# Offline Complexity of the garbling scheme

The offline complexity of the garbling scheme means the time complexity of the circuit encoding algorithm, that is, $\textrm{GC.Circ}(1^\lambda, C)$, where $C$ is the circuit to be garbled. It's straightforward to see that the offline complexity is $\textrm{poly}(\lambda, C)$.

My question is that whether there exists any optimal offline complexity of circuit encoding algorithm? for example, is it possible that the offline complexity is "sublinear" in the circuit size?

• I don't know of a concrete impossibility result, but it is hard to imagine how we could garble the circuit without 'touching' each gate of the circuit. I.e., at least linear complexity. – Guut Boy Aug 8 '16 at 12:28

A garbling scheme is a five-tuple of algorithms $G=(Gb,En,De,Ev,ev)$. The first of these is probabilistic; the remaining algorithms are deterministic. A string $f$, the original function, describes the function ev$(f,\cdot): \{0, 1\}^n\rightarrow \{0, 1\}^m$ that we want to garble where $n$ and $m$ are the input and output size resp. On input $f$ and a security parameter $k\in \mathbb{N}$, algorithm $Gb$ returns a triple of strings $(F, e, d)\rightarrow Gb(1^k, f)$. String $e$ describes an encoding function, $En(e,\cdot)$, that maps an initial input $x\in\{0, 1\}^n$ to a garbled input $X=En(e, x)$. String $F$ describes a garbled function, $Ev(F,\cdot)$, that maps each garbled input $X$ to a garbled output $Y = Ev(F, X)$. String $d$ describes a decoding function, $De(d,\cdot)$, that maps a garbled output $Y$ to a final output $y = De(d, Y )$.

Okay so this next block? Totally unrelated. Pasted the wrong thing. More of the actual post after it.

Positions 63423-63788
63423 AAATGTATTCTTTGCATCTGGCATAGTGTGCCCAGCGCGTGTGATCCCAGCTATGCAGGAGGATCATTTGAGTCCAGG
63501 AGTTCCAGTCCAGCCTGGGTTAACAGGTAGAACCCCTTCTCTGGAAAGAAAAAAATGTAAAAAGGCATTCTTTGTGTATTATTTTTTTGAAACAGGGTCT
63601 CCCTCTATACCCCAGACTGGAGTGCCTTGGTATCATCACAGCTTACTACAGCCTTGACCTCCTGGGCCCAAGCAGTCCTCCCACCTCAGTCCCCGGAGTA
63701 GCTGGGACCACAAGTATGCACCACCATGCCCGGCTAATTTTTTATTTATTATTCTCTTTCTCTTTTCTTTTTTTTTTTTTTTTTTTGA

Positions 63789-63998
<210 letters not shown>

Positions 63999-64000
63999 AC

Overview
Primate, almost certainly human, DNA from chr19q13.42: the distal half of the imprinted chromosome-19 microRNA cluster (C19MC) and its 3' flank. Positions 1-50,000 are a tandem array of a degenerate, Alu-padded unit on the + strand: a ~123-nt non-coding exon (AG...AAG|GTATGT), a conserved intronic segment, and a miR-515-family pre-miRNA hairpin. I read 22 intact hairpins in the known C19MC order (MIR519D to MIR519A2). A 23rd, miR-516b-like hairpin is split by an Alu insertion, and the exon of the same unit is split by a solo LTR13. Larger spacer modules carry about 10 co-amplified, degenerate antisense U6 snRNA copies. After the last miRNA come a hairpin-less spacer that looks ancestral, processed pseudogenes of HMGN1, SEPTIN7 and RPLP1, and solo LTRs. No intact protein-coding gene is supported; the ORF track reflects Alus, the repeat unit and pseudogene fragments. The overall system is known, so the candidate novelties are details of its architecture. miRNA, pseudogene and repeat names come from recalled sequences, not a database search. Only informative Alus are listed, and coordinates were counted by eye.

Thus, taking an FHE $(Gen,Enc,Dec)$ scheme (see this)which takes an encoded input $X=Enc(x)$, applies the function $C$ to it to get $Y=C(X)$ and then decode the output by $y=Dec(Y)$ we get that $y=C(x)=Dec(C(Enc(x))$ (since the scheme is fully homomorphic. In this example the garbling algorithm, the one you denote by $CC.Circ$ just do nothing and its complexity is $O(1)$, which is optimal.